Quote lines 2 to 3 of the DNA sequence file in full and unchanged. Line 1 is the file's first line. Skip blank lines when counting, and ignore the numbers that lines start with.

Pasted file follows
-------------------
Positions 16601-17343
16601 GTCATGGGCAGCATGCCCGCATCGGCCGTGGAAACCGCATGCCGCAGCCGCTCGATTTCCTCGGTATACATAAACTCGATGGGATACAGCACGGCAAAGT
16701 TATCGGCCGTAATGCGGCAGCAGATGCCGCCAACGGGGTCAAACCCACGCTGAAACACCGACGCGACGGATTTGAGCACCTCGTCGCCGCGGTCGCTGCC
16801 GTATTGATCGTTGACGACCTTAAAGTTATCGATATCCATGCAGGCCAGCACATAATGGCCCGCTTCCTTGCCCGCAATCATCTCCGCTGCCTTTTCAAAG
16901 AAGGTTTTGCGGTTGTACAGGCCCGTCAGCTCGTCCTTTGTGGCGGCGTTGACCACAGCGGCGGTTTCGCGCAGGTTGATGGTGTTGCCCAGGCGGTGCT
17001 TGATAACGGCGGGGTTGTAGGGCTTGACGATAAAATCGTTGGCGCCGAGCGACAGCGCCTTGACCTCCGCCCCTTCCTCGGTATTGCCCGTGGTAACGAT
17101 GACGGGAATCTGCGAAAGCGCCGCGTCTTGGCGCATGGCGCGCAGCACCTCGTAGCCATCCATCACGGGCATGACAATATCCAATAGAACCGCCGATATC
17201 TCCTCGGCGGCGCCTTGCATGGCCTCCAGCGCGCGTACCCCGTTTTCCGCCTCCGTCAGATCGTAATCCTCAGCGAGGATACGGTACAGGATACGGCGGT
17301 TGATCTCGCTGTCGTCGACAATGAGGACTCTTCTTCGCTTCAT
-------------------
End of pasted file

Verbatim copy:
16601 GTCATGGGCAGCATGCCCGCATCGGCCGTGGAAACCGCATGCCGCAGCCGCTCGATTTCCTCGGTATACATAAACTCGATGGGATACAGCACGGCAAAGT
16701 TATCGGCCGTAATGCGGCAGCAGATGCCGCCAACGGGGTCAAACCCACGCTGAAACACCGACGCGACGGATTTGAGCACCTCGTCGCCGCGGTCGCTGCC